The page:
Not Victim Enough

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The nut of Boyden's complaints boils down to the following:
* After the grand jury did not indict Logan, Boyden waited weeks for a face-to-face meeting with county attorney officials, who then tried to explain, she says, that her injuries were not severe enough to warrant felony prosecution, despite her doctor's position.

Boyden presented county prosecutors with medical records made available after the grand jury's decision, detailing the full extent of her injuries, including a cheekbone so bruised it was originally suspected to be broken, concussion and throat damage so severe the doctor noted bruising on the inside of her larynx. Her dentist notes teeth loose in their sockets. Her chiropractor says her chronic back pain is directly attributable to the incident.

And still, no action from the county attorney.
* In January, Boyden approached Scottsdale city prosecutors. She's waited almost two months to hear back from them; they have the option of charging Logan with simple assault, a misdemeanor with a maximum jail sentence of six months. (He would face an average sentence of two and a half years if convicted in Superior Court of aggravated assault.)

Scottsdale city prosecutor Ann Garriott says the case is still under review.
* When Boyden asked Scottsdale police to let her purchase three or four of the photographs police had taken of her bruised, swollen face and bitten breasts, Boyden's only choice was to pay $2.25 each for all 129 photographs taken by police at the time of the incident--a total of $290.25.

And of those 129 photographs, only 22 were of Boyden at all. The rest were of her car and the crime scene. (Police had taken additional photographs of Boyden's injuries immediately after the alleged attack, but later said the film hadn't come out. So the only photographs Boyden can get her hands on were taken on August 14, after her bruises had begun to fade.)

* Although police took blood, hair and even pubic-hair samples from Logan, the condom has never been tested. Grudgingly--after being contacted repeatedly by Boyden and New Times--Detective Scott Popp last week located the condom and said he would send it to the Department of Public Safety for DNA testing.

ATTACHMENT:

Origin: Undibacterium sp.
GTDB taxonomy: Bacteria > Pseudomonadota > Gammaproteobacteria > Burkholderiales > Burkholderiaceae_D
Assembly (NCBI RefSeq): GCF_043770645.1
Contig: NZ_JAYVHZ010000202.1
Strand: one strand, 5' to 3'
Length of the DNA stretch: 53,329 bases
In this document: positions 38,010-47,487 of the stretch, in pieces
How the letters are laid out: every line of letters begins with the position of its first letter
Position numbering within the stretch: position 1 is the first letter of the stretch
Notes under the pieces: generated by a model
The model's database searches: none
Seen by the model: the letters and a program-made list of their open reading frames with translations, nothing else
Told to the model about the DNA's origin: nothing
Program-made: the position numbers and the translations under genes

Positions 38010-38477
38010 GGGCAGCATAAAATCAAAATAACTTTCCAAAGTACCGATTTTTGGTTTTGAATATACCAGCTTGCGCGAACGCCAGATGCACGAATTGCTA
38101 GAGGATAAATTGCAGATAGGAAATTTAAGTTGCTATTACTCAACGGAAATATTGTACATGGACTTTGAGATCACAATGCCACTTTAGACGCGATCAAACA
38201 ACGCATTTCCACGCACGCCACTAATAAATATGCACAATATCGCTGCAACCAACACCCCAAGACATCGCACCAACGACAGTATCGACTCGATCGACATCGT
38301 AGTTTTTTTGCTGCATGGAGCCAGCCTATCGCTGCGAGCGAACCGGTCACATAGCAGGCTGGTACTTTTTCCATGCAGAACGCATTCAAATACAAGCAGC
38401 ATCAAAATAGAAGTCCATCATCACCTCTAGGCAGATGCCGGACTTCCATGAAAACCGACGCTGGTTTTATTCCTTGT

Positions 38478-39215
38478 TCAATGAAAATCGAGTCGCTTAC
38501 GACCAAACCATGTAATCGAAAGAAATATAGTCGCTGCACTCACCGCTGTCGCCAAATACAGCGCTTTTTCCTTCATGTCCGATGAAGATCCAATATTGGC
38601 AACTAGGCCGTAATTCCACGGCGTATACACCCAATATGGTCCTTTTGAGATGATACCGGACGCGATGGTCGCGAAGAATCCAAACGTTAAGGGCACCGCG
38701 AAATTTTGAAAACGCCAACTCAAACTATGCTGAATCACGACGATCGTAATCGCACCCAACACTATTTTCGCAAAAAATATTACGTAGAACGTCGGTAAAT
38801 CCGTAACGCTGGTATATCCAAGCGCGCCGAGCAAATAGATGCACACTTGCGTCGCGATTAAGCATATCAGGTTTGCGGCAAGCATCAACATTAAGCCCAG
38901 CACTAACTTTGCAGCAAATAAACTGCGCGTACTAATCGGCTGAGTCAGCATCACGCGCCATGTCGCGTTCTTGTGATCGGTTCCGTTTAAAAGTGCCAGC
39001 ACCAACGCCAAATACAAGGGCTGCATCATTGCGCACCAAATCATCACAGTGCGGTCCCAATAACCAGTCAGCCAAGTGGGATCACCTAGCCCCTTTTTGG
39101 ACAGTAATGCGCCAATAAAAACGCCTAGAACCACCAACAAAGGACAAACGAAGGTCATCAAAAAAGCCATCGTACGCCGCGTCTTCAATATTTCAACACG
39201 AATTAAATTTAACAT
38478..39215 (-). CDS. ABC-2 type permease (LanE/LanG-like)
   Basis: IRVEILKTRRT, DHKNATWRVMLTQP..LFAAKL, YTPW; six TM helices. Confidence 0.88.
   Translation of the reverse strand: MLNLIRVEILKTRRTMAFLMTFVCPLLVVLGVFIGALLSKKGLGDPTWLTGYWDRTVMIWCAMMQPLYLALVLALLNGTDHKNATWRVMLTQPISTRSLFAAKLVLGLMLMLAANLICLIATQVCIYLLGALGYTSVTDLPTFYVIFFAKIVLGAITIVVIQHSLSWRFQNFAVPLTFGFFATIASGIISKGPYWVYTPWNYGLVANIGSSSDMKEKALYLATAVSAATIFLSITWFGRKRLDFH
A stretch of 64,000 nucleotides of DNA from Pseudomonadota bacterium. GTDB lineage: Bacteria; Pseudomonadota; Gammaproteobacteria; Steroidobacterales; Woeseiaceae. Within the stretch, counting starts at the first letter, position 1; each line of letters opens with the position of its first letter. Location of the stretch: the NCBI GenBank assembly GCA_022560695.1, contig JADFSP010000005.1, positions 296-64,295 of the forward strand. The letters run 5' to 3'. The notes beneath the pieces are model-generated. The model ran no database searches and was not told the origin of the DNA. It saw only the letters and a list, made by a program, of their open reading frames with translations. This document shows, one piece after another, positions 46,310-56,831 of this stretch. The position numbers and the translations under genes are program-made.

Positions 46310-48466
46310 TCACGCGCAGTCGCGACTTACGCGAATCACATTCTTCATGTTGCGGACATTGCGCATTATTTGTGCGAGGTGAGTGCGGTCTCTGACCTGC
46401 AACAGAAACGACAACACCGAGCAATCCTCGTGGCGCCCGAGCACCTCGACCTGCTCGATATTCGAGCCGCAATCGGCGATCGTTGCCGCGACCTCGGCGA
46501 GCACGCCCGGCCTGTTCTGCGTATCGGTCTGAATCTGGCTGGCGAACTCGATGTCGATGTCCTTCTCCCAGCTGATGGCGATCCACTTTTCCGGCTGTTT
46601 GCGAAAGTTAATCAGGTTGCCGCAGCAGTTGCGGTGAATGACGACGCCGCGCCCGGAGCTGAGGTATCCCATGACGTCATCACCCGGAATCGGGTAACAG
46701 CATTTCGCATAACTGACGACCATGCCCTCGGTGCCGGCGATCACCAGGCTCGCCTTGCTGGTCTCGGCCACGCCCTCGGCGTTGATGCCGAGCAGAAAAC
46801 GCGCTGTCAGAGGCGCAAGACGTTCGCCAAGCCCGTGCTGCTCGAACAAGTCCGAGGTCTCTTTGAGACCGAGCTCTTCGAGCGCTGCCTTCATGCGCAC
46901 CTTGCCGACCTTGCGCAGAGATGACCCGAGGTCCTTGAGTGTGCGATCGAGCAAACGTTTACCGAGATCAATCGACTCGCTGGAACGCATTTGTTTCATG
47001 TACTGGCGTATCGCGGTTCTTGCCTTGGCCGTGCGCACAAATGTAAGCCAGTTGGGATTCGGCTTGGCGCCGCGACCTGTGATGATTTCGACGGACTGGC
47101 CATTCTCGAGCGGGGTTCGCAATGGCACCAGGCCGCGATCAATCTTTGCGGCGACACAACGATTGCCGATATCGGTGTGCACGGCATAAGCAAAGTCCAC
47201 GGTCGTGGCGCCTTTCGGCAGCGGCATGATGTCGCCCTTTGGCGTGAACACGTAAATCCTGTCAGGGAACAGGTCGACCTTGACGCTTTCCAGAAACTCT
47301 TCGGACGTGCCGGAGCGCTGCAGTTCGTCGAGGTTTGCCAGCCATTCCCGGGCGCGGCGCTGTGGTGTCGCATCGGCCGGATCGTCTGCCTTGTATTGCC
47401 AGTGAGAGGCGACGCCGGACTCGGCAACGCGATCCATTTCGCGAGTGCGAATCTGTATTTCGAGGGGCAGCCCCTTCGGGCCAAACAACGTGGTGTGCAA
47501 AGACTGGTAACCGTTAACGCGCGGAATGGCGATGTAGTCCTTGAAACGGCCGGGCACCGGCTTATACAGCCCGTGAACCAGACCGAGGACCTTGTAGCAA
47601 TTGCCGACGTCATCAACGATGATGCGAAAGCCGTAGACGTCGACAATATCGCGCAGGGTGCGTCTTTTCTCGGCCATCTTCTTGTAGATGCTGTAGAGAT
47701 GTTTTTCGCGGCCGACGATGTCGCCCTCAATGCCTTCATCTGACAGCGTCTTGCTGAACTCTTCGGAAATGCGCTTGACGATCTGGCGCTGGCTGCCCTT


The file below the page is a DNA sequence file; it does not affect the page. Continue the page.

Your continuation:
But the most painful insult came on August 28, the day Boyden learned the grand jury had decided not to indict Logan. After hours of trying, Boyden finally spoke by phone with the county attorney who presented her case to the grand jury.

Boyden has spoken with so many people by now, she has to refer to her notes to keep the names straight. But not when it comes to deputy county attorney Hugo Zettler.

"Hugo Zettler, I'll never forget him," she says. "He said, 'Kim, you had too much to drink. You just took home the wrong guy. . . . I have a daughter just like you. I tell her all the time, "Don't bring home strange guys".'"

The worst part was that Zettler was laughing when he said it, Boyden recalls. Grand jury proceedings are completely, utterly, entirely secret--and so Kim Boyden can only speculate on what evidence Hugo Zettler did or didn't present to the grand jury, or why it chose not to indict Michael Logan.

The morning of Monday, August 12, 1996, did not start out well at all for Kim Boyden.

She'd been living in her new house for about two weeks when her burglar alarm went off, calling her home from the Phoenix office where she works as a commercial financier. Armed with her handgun, Boyden nervously walked through the house, checking every room. She was in the backyard when the gun accidentally discharged--leaving Boyden unhurt, but frightened.

To calm her frazzled nerves, she drove to Eli's for lunch and a drink. That's where she met Mike Logan. He, too, was having a bad day, he told her. He was involved in a custody battle over his 3-year-old daughter, was representing himself in court, and had taken the morning off to complete some legal documents due at his ex-girlfriend's attorney that afternoon.

Boyden ate some steak sliders along with her vodka. Logan just drank. They had been drinking for hours when he asked her to come along to the attorney's office to drop off the papers. Then they would dine, he said, at Marco Polo, a nearby restaurant.

That sounded okay to Boyden. But she insisted on driving. She thought she'd be safer in her own car. After the trip to the attorney, they proceeded to the restaurant, for more drinks. Logan later told police Boyden was all over him, making sexual advances; the bartender and two patrons told police the same. Logan also told police Boyden called a female friend, hoping to arrange a threesome.

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Amy Silverman is a two-time winner of the Arizona Press Club’s Journalist of the Year award. Her work has appeared on the radio show This American Life and in the New York Times, the Washington Post, Lenny Letter, and Brain, Child. She’s the co-curator of the live reading series Bar Flies, and a commentator for KJZZ, the NPR affiliate in Phoenix. Silverman is the author of the book My Heart Can’t Even Believe It: A Story of Science, Love, and Down Syndrome (Woodbine House 2016). Follow her on Instagram (@amysilverman), Twitter (@amysilvermanaz), and at amy-silverman.com.